Cranes come in all shapes and sizes, so it is important to know what you are dealing with on a construction site. Understanding how a tire crane works can help you do your work more quickly and safely.
Every crane is composed of parts significant to its functionality. However, the tower crane is different from other crane types because of its immense proportions. At the foundation is a concrete pad that anchors the crane. Then, the mast or tower rises high in its trussed formation, giving the tower crane its name and distinctive height. At the top of the mast, the slewing unit rests to rotate the crane. Extending from this rotational piece is the jib or boom—the horizontal or near-horizontal arm that allows the crane to pick up items away from its base. On the opposite side are the counterweights, materials used to balance the crane when lifting large loads. Atop it all is the all-important operator’s cab where the crane operator works their magic. From here, all the aforementioned pieces are moved into position.
Though the tower crane is unique in its composition, its movements are standard to other crane types. The first movement of the crane is its circular swivel motion that the slewing unit manages. In most cases, this allows for 360 degrees of rotation. The jib further augments the crane’s abilities with lateral movements that extend its entire length. Rigged along the jib are the hook and cables responsible for connecting with and lifting each load, respectively. All these movements operate in unison to complete tasks around construction sites.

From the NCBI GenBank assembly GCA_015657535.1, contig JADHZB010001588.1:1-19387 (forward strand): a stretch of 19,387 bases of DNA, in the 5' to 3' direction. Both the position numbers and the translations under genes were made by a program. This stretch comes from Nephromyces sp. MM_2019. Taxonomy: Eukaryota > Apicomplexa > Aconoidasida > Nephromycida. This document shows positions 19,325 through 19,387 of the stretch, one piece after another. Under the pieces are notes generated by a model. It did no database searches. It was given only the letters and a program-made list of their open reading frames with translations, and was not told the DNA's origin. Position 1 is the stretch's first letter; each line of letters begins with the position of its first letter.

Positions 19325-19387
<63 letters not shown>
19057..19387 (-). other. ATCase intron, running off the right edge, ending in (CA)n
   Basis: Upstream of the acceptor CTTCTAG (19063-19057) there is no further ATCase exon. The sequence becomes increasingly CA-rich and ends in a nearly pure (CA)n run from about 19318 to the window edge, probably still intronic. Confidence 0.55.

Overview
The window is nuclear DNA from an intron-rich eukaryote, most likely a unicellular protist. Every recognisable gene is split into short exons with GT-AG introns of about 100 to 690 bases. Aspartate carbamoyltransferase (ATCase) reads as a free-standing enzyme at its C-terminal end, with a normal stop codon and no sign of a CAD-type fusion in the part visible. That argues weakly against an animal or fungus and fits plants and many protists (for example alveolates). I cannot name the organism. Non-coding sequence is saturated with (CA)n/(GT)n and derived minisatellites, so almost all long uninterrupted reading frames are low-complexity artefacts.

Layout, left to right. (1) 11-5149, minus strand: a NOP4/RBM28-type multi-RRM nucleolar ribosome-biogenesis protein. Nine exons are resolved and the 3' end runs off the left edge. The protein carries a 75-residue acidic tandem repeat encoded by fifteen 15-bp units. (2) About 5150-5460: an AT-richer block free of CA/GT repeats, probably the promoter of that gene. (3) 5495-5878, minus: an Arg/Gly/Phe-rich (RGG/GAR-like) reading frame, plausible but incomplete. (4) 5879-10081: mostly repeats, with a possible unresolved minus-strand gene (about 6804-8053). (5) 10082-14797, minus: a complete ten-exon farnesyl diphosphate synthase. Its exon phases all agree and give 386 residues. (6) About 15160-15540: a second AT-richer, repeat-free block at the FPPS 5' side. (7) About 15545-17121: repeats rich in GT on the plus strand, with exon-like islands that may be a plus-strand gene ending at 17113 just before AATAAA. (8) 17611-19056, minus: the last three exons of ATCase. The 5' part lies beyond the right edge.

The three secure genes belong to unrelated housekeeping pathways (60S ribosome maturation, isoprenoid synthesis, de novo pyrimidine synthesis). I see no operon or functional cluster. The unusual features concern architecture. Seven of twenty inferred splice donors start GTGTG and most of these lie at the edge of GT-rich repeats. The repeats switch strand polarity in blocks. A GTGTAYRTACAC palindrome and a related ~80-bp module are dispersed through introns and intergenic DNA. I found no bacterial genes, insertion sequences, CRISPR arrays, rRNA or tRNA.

Each crane has its limits, and the tower crane is no exception. Depending on the size, manufacturer, and several other variables, these abilities will differ. But tower cranes can typically lift loads reaching up to nineteen and twenty tons! The counterweights usually come in at around twenty tons themselves, so the balance is maintained at even the largest weights. When it comes to height, tower cranes can ascend upwards of 260 feet with an outward reach of approximately 230 feet. With statistics like this, tower cranes make for an excellent piece of machinery to use on your next large project.
Understanding how a tire crane works equips you to better use one at your construction site. If you are looking for crane service, Portland, Oregon, is home to our top-notch services at NessCampbell Crane + Rigging. Reach out to us today with any crane questions you may have.